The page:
Grow bags are a popular solution for people who don’t have enough land for a garden but really want one. They are universal because you can place them anywhere and have flowers and fresh veggies without having to buy extra land.
It’s a cost-effective and easy-to-use option. You can use these bags inside or outside. Basically, it’s just a bag with the soil you can grow anything in. They are made from thick fabric that is breathable due to the small holes in it. DIY bags are made from a variety of fabric materials as well.
There are many varieties of these grow bags by heights and width, and if you choose suitable ones, your garden will flourish in any space.
In this article, we’ll see how to use these grow bags, as a lot of people make mistakes or spend a lot of time tr
So hop on board and get ready for tasty tomatoes and beautiful flowers!
ying to find information online. The guide is beginner-friendly and packed with useful information.
How to Use Grow Bags: A Step-by-Step Guide
To start growing using such grow bags, you will need:
- Soil (clean, organic);
- Nutrients (optional);
- Grow bag (may already come with the soil);
- Plants or seeds.
Now, let’s get to the algorithm.
Step 1: Choosing a Proper Location
If you need a space-saving option, grow bags are a must-have. You can place them on a porch or a windowsill. They are even suitable for hanging on the walls and fences. This is also a way out if the soil near your house is poor. You’ll spend more money trying to fertilize it. Instead, get several grow bags and choose a location.
There’s only one requirement as to the location – sunlight. Make sure the area is well lit during the day. You should also take into consideration the plants you’re going to grow and how much space they will need. This is especially important for hanging gardens.
Kind tip: To improve the quality of the soil in your garden, dump the contents of the grow bags that you don’t need there. In several years, you won’t recognize your garden.
Step 2: Choosing the Soil
You can buy grow bags with or without soil. In either case, choose a mix that is suitable for the plants you want to grow. The general requirements are the ability to hold moisture and light weight. To make sure what kind of soil you need, refer to local gardeners, or read the ingredients on the grow bags that come with the contents already mixed.
You can also read reviews online to make sure the final choice will be suitable.
Step 3: Planting Seeds or Plants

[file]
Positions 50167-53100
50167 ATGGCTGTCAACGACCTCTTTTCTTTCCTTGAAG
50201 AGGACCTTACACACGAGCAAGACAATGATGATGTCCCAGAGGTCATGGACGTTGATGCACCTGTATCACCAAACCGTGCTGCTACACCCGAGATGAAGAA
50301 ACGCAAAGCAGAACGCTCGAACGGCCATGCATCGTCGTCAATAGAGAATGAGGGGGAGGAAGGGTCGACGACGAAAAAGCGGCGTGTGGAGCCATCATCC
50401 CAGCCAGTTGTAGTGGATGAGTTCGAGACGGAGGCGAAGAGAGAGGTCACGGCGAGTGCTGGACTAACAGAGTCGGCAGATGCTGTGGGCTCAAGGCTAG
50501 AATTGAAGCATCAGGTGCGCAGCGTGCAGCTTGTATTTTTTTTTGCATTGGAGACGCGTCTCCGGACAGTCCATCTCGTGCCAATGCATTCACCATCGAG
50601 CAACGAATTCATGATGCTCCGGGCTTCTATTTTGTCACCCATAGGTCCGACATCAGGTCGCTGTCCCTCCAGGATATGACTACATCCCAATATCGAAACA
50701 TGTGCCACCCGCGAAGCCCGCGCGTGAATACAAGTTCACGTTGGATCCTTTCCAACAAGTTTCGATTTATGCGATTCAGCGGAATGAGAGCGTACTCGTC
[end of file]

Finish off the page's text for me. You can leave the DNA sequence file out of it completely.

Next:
You can choose to plant seeds and be with your veggies or greens right from the start or transfer existing plants there. You can also use seedlings germinated at home or by other gardeners. In this case, you won’t have to wait for the germination and worry about it but be with the plants from their very birth.
Choose plants that don’t have too long roots that go deep into the soil. While there are bags for those as well, it’s easier to start with:
These also love sunlight and warmth. For example, a lot of shining light will help your tomatoes and cucumbers get more flowers and then food. And if you’re into peppers, sun and heat will help them grow spicier and healthier.
Kind tip: to make sure you don’t confuse the plants as they grow, mark the bags.
We’ll see the planting algorithm taking tomatoes as an example:
- Plant quite deep into the bag while it’s only half-filled with the mix of soil and compost;
- Make sure there’s enough space between the plants as tomatoes love a lot of room;
- Fill the bag only as the plants start to grow, submerging the lower part fully in fertilized soil. This will strengthen the roots;
- Add more soil while your tomatoes are growing.
Kind tip: If you’re planting peppers or herbs, there’s no need to put the roots deep in the soil, so you can put them in the higher layers.
Step 4: Watering Your Plants
There are many types of grow bags, but a lot of them have a layer of thin plastic at the bottom, perforated for successful water drainage. So there’s no danger of watering your plants too much and making them sit in water for a long time. The plastic also helps the fabric bag last for a longer time. But if you’re considering a totally biodegradable option, fabric-only is fine as well.
Don’t worry about the fabric getting wet all the time. Unless it’s a DIY one, these bags are made from materials that last for a long time, even in such a moist state.
Keep in mind that raindrops might leave stains on the fabric. But for most gardeners, it’s not a problem since those stains provide a retro look to them. Others choose to move the bags inside when it’s raining to avoid stains and over-watering the soil.
As to the process of watering, do it like in any other case. Take a container with water and pour some in the areas where your plants are located. For convenience, you can also create a drip system using bottles or pipes. It will help greatly during dry, hot seasons, or if you don’t have time to water plants every day.
Step 5: Supporting the Branches and Harvesting
Use bamboo sticks or other objects to tie heavy branches of tomatoes or cucumbers to allow them to grow freely. If a branch breaks, your tomatoes won’t ripen. After that, just wait for the veggies to get enough life and be suitable for harvest.
As you harvest all the greens and veggies:
- Use the soil, roots, and stems as compost for the future garden;
- Wash the bag with soapy water;
- Rinse and dry;
- Store in a cool, dark place until the next season.
How to Use Fabric Grow Bags: Why Fabric Bags Are the Best
When you ask, “How to use grow bags?” it’s usually about fabric bags. They are made from a variety of non-woven pressed fabrics, such as felt. The material has small holes for water and air to penetrate it well, providing more freedom for the plants, unlike the confinement of a plastic pot.